23. You are right, there is a logical difficulty. I can illustrate it with a little story: Two space travellers are moving toward each other. They want to know whose ship is the longest. They decide to do the following experiment: they place a clock at each end of the ships and each of them synchronizes its two clocks. They take place in the middle of the ship. When they will cross the other, they 'll throw a paint spot to the other ship on each end (This moment can be calculated in advance, so the two shoots can be done at the same moment). After that they will compare the impacts. But they are astonished about the experiment and they decide to meet to compare the spaceships. The two ships have the same length. Where are the paint spots? These are the two versions of the experiment as viewed by A and B: (Note that each of them consider himself at rest) There are two important facts: - the synchronization is done by light signals. Therefor, each observer considers that his clocks indicate the same time, but that the other's clocks are not synchronized (the front clock runs after and the back one runs forward wrt the middle of the ship). - the bodies are contracted in the direction of the movement. VERSION A VERSION B 1. A is at rest. B is at rest B's clocks are not synchronized. A's clocks are not synchronized. B shoots first at the back and A shoots first at the back and misses A. misses B. v====B====| --> |=====B=====| |=====A=====| <-- |====A====^ 2. B is smaller than A, so A doesn't A is smaller than B, so B doesn't hit B. hit A. |====B====| --> v=====B=====v ^=====A=====^ <-- |====A====| 3. Now B shoots at the front and Now A shoots at the front and misses A. misses B. |====B====v --> |=====B=====| |=====A=====| <-- ^====A====| 4. When they meet, the lengths are the same and the result corresponds with both 's experience (they both missed the other). |=====B=====| |=====B=====| |=====A=====| |=====A=====| The crucial moment is of course point 2. At the same time, A pretends that B is smaller, but B states the contrary. Are they both right? Obviously, both versions are consistent, so both can be true. But logically, the two versions are mutually exclusive, so they can't be true together, at the event E, which is the moment A and B are at the same place (point 2). At that moment, the reason why the spots miss the target is - either because one of the ships is smaller than the other (1) - or because the clocks are not synchronous (2) (1) can not be right for both ships, but (2) implies that the ship in which the clocks are not synchronized is moving, so at least one of the observers has to accept that he is not really stationary.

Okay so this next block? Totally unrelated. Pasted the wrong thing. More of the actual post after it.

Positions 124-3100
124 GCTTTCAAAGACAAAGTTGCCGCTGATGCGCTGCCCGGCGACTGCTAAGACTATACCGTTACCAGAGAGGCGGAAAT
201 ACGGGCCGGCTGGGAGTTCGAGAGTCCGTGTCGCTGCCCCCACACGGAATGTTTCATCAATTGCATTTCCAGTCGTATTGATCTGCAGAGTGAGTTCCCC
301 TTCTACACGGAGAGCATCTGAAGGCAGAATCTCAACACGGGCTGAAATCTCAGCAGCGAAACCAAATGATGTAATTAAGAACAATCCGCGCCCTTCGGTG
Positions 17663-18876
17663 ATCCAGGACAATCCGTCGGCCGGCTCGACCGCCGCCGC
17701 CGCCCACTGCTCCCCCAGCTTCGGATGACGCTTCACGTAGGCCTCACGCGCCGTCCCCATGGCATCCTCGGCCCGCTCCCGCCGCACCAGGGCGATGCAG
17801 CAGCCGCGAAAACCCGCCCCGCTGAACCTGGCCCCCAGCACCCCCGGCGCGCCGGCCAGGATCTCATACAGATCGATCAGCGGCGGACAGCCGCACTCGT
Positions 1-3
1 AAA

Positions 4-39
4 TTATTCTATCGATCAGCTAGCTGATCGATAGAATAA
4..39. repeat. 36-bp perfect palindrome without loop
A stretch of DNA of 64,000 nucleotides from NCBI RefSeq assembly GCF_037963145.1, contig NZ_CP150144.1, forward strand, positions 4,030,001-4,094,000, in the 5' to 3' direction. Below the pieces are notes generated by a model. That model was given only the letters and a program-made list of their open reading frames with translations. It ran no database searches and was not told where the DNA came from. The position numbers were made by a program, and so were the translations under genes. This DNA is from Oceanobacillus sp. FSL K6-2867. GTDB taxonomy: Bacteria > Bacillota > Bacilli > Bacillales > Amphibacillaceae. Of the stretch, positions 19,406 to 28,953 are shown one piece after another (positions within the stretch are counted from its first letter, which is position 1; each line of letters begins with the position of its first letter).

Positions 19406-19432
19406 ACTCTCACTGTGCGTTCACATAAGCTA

24. I agree on that, but not in the context of SR. The theory is not difficult to learn. The difficulties are rather ontological, but quite neglected in physics lessons.